Recently, I’ve noticed that my conversation with friends have been focused on getting older and all the negative side effects that come with aging. On the top of that list are our forgetful brains. On a daily basis, I forget why I walked into a room, what brilliant thing I wanted to say, who I needed to send an email to and where the hell I put my keys, wallet, kids and the list goes on.

But last week, while I was at my son’s baseball game, I overheard the coach strongly saying to the players that you have to forget as quickly as possible in order to even have a chance of winning the game. He continued on by saying that no matter what happened the play before, whether it was good or bad, you have to forget. He finished the talk by sharing that it is only in your ability to forget, that success is possible.

FORGETTING = SUCCEEDING

Ok. This equation for success got me thinking. While my brain is mush when it comes to remembering the details of my daily tasks, it is genius at remembering my shortcomings, mistakes, past failures, meals I overindulged in, conversations that didn’t end positively, and criticisms that were shared about me. It’s as if I am carrying around a 20-ton suitcase of unforgettable moments that weigh me down, keep me exhausted and block my ability to focus on the present moment.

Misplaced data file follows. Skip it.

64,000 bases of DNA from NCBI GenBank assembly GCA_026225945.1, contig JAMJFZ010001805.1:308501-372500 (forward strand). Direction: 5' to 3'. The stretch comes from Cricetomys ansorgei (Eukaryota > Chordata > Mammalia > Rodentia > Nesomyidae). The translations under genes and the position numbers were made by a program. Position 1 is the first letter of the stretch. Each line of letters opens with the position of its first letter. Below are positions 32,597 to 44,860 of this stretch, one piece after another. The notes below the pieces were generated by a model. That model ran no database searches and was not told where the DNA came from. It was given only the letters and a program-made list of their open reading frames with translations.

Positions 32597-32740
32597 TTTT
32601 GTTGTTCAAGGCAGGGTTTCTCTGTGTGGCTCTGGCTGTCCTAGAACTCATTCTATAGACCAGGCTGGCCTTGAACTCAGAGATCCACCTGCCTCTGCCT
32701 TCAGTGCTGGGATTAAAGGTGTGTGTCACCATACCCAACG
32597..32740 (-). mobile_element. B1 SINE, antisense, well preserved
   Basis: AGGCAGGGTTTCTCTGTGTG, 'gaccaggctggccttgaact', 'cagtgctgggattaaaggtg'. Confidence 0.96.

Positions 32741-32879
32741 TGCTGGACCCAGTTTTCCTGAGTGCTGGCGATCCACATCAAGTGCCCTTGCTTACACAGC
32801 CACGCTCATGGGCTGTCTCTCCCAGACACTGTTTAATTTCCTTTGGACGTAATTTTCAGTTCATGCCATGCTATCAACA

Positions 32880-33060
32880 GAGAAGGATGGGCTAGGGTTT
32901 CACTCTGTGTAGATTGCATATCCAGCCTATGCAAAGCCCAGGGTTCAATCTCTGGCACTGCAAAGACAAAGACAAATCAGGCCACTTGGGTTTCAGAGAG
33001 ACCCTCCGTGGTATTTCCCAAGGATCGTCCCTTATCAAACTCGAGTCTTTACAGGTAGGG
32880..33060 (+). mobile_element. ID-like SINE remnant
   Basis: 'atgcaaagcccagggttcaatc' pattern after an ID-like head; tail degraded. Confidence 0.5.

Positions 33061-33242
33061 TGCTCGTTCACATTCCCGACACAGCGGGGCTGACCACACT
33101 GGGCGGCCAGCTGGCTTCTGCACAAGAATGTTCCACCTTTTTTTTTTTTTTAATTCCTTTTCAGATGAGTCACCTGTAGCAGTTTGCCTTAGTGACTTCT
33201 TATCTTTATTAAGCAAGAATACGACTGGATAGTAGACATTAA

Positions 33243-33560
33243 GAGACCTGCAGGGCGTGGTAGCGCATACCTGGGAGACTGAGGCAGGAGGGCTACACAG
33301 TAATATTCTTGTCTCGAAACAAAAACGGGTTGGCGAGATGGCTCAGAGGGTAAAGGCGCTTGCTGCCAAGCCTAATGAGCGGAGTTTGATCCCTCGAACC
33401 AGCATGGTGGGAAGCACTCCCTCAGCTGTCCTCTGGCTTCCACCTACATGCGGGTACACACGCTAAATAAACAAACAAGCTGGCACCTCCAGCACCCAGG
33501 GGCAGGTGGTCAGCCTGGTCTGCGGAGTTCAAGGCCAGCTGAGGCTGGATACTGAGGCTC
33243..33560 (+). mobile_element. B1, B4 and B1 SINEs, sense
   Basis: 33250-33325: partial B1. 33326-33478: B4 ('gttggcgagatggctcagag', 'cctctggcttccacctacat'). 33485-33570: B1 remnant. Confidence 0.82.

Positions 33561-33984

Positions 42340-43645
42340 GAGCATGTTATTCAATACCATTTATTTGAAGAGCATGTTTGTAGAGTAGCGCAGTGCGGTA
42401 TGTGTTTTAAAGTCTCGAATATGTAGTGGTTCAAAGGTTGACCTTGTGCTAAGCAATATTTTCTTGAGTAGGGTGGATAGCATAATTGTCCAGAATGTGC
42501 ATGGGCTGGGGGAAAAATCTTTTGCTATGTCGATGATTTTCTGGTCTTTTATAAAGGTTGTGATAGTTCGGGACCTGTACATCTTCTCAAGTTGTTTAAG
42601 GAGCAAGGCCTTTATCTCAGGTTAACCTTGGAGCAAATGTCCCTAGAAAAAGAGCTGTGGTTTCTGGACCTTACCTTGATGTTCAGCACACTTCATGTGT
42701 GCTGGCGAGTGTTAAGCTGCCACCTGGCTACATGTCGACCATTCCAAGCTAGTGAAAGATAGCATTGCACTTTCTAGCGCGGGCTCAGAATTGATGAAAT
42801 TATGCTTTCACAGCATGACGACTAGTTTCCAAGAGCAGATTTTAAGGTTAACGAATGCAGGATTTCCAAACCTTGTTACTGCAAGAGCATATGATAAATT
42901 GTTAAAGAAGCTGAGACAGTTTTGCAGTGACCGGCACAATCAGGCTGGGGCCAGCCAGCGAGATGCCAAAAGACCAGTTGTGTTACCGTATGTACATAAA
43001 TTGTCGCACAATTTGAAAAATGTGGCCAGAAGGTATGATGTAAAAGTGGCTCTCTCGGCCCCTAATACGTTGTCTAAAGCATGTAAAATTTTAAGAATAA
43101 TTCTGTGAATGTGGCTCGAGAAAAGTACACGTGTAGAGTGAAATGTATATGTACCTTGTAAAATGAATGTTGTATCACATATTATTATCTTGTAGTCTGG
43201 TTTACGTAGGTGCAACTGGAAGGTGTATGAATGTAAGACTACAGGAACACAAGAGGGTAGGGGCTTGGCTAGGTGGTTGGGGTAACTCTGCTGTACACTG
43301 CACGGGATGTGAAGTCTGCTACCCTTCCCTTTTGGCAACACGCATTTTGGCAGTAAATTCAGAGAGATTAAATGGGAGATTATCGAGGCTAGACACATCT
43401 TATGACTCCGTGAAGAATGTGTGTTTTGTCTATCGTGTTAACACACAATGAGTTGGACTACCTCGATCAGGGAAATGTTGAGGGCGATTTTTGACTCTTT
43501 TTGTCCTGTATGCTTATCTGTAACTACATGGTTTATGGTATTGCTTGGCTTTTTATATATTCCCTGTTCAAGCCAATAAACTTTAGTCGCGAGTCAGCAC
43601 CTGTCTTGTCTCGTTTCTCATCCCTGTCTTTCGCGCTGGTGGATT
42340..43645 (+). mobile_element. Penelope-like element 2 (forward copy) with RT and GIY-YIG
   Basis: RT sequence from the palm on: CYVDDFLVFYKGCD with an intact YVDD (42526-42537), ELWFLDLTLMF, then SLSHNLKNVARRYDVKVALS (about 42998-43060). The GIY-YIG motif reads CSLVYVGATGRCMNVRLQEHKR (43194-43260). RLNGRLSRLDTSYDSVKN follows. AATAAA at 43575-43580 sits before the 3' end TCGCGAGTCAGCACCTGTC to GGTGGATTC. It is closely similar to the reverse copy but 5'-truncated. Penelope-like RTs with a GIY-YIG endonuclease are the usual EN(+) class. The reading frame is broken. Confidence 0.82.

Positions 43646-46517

And that is precisely why I was riveted by the coach’s words. FORGETTING = SUCCEEDING

If I suddenly had amnesia around the negative memories I chose to carry around, just imagine what would happen in my life. I know I would be more open to the present moment and I would have more self-love and appreciation for what I do right.

Take one moment to try this exercise that I learned from Byron Katie years ago:

-Pick a memory from your life that does not make you feel good or centered.

Me: When I failed to speak my truth about a very important part of a project I was involved in. I was afraid to rock the boat.

-Now, think about how that memory makes you feel.

Me: I feel ashamed, pissed at myself, weak, lame, embarrassed and regretful.

-Now, ask yourself what would unfold if you let go and forgot that memory.

Me: I would feel more centered, more confident to speak my truth and to trust in my ability to make good decisions in the present moment.

Try it! Try being like a baseball player and see what happens. The past is the past. All you have is right now. And remember FORGETTING = SUCCEEDING.

Please let me know if you have questions! E-mail me at johannabeyer@gmail.com or check out my website, www.onyourpathconsulting.com.

 

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